Tuesday, October 27, 2015

PhD Researchers Engage with Young European Environmentalists on COP21


In light of the crucial climate change talks in Paris (COP21) this December, PhD students Darren Clarke and Padraig Flattery were invited to address a group of young environmentalists from across Europe. The event was held as part of the ECO-UNESCO Transnational Youth Forum: ‘What’s so hot about climate change? Road to Paris 2015’. 

@DarrenClarke in action
Those attending were given a run-down of the most high-profile climate change talks of the past 20 years, from Kyoto in 1997 to Durban in 2012. The positive aspects (forming international agreements) and negative aspects (not sticking to international agreements) were highlighted to contextualise what might be expected in Paris next month.  

In the run-up to Paris, many countries have submitted 'Intended Nationally Determined Contributions' (INDCs) which outline their pledges to reduce greenhouse gas emissions in order to keep the average global temperature increase below 2°C, recognised as a 'safe' level of climate change.

@PadraigFlattery talks to students

Amongst the most notable pledges is the EU which has committed to at least a 40% reduction in greenhouse gases by 2030 compared to 1990 levels, the USA which has committed to a 26-28% cut by 2025 compared to 2005 levels, and China which has agreed to peak its greenhouse gas emissions by 2030. 

The major polluters (India, China, EU, USA) have all submitted INDCs but as Figure 1 shows the rest of the world would need to produce zero greenhouse gas emissions to stay within the 2°C target.

Fig. 1: Projected global emissions and the 2°C pathway (black line).
Source: http://iopscience.iop.org/article/10.1088/1748-9326/10/10/105004/meta

Whatever agreement is reached in Paris (if any) won't come into force until 2020. In the meantime, many countries are not bound to any greenhouse gas emission reduction targets. 

Whether the political will to do something meaningful in Paris is there or not remains to be seen. If the climate change talks in the past are anything to go by, will we have yet another agreement made out of hot air?


Friday, October 23, 2015

Recently published work by researchers at ICARUS

Homogenisation and analysis of an expanded long-term monthly rainfall network for the Island of Ireland (1850-2010)
S. Noone, C. Murphy, J. Coll, T. Matthews, D. Mullan, R. L. Wilby and S. Walsh
INTERNATIONAL JOURNAL OF CLIMATOLOGY
Int. J. Climatol. (2015)
Published online in Wiley Online Library
(wileyonlinelibrary.com) DOI: 10.1002/joc.4522     (http://onlinelibrary.wiley.com/doi/10.1002/joc.4522/epdf)

In Ireland there is a lack of suitable quality controlled homogenised long term data sets. Long-term precipitation series are critical for understanding emerging changes to the hydrological cycle. In addressing this issue researchers at Irish Climate Analysis and Research UnitS (ICARUS), have been involved in a collaborative study with Met √Čireann and various researchers based in Universities across the UK and Northern Ireland. This study constructs a homogenised Island of Ireland Precipitation (IIP) network comprising 25 stations and a composite series covering the period 1850-2010, providing the second-longest regional precipitation archive in the British-Irish Isles.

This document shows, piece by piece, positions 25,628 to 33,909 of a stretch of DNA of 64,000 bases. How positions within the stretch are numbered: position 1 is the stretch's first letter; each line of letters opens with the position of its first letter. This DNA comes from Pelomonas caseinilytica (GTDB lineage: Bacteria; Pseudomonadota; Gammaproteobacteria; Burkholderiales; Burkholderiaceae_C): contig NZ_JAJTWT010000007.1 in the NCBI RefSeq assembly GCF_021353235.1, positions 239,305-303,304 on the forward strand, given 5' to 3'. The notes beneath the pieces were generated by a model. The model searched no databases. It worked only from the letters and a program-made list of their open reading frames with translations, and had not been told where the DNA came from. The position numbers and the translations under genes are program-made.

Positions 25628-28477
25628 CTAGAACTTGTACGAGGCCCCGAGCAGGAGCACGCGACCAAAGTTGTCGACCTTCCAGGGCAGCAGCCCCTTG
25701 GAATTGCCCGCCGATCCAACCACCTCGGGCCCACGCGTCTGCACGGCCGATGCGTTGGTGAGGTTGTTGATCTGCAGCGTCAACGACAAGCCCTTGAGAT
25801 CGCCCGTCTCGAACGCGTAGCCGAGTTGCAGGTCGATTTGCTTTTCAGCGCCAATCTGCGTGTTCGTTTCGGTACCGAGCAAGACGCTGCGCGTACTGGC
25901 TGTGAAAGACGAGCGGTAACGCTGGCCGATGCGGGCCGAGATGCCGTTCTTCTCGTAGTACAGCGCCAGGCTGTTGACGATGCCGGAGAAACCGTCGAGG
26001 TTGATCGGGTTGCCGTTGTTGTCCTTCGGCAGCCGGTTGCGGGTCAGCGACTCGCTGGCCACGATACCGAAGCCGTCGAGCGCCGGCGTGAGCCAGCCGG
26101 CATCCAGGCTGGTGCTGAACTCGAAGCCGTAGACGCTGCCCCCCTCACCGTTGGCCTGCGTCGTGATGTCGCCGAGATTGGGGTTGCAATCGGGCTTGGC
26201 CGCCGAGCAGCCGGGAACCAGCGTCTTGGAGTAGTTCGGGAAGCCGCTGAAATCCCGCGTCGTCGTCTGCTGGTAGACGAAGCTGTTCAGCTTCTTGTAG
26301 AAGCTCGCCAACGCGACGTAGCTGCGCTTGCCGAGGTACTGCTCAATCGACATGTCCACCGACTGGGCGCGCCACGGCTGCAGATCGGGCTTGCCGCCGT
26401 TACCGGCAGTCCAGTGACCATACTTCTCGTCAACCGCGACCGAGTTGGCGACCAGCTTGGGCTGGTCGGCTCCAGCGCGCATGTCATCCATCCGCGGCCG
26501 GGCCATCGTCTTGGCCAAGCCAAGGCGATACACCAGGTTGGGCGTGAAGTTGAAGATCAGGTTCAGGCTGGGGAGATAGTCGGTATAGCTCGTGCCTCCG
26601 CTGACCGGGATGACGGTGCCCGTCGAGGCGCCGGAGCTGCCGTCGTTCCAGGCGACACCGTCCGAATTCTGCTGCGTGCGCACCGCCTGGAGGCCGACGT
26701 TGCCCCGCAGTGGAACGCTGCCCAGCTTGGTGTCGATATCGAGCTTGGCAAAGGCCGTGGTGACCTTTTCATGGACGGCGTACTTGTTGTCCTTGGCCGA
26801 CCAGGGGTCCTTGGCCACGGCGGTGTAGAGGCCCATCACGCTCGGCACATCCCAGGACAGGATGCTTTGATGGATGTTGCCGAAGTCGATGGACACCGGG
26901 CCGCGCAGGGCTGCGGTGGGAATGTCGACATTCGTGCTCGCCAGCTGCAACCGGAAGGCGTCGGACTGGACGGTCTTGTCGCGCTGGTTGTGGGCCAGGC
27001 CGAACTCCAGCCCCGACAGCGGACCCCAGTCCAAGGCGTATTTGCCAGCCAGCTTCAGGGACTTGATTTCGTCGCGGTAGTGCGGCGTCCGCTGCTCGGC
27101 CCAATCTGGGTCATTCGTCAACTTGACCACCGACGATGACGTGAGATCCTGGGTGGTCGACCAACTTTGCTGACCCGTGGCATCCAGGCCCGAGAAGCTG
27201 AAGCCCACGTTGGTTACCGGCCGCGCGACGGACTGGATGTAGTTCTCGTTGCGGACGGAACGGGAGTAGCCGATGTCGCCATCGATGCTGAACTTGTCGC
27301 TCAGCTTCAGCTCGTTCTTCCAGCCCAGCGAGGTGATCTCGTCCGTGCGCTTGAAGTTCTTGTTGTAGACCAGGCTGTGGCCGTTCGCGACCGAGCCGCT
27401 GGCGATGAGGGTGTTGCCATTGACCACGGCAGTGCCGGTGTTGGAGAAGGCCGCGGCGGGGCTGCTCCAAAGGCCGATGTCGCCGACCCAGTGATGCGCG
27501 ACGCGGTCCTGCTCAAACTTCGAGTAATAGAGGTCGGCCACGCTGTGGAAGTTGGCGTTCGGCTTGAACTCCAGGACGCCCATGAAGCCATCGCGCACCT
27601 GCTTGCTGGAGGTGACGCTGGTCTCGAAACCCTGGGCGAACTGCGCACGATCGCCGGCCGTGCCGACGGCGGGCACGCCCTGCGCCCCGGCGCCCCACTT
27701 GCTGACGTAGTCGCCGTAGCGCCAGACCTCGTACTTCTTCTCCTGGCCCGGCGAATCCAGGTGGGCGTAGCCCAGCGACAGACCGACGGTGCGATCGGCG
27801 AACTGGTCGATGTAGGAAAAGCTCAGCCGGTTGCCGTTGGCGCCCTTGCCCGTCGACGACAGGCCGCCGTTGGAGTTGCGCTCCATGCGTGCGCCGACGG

A homogeneous climate time series is defined as one where variability is only caused by changes in weather or climate. Unfortunately most atmospheric data have been impacted adversely by non-climatic influences, such as changes in instrumentation or observer practices, station moves, or changes in the local environment. Following data bridging and updating of stations HOMER homogenisation software is employed to detect breaks/ potential issues. Detected issues are meticulously checked with available station metadata and any identified issues are corrected by HOMER.
Some of the key findings of this study reveal increasing (winter) and decreasing (summer) trends in precipitation over the period 1850-2010 (Figure 1). Table 1 presents the top 10 ranked wettest and driest season and years from the IIP series 1850-2010.
This work will be presenting by Simon Noone at the 10th EUMETNET Data Management Workshop on 27-30th October 2015 in St Gallen, Switzerland. (http://www.meteoswiss.admin.ch/home/research-and-cooperation/international-cooperation/eumetnet/10th-eumetnet-data-management-workshop.html )

The IIP series data is freely available for use and download at www.met.ie/downloads/Long-Term-IIP-network.zip.
Figure 1 IIP series moving windows trends calculated using the Mann–Kendall test with MK Z statistic plotted for all combinations of start and end years (minimum of 10 years).Significant (0.05 level) trends have a MK Zs >|1.96|. The y-axis denotes start year and x-axis the end year of analysis. Blue indicates positive trends; red indicates negative trends.


Winter
Spring
Summer
Autumn
Annual
Rank
Wettest
Driest
Wettest
Driest
Wettest
Driest
Wettest
Driest
Wettest
Driest
1st
1994
1891
1947
1893
1861
1995
2000
1933
1872
1887
2nd
1995
1964
1981
1990
2008
1913
2006
1922
2002
1933
3rd
1883
1855
1913
1929
1879
1869
1954
2007
2009
1855
4th
1915
1934
1986
1944
2009
1870
1875
1919
1852
1971
5th
1877
1953
1920
1887
1912
1976
1982
1912
1928
1893
6th
1966
2006
1897
1915
1958
1975
1944
1879
1903
1975
7th
1990
1858
1993
1975
1860
1983
1960
1854
1877
1953
8th
1869
1874
2002
1984
2007
1940
2002
1855
1960
1921
9th
1937
1963
1862
1875
1985
2006
1916
1893
1924
1854
10th
1974
1888
2006
1938
1852
1959
2009
1942
1958
1919
Table 1 Top 10 ranked wettest and driest seasons and years from the homogenised and extended Island of Ireland precipitation (IIP) series 1850-2010.

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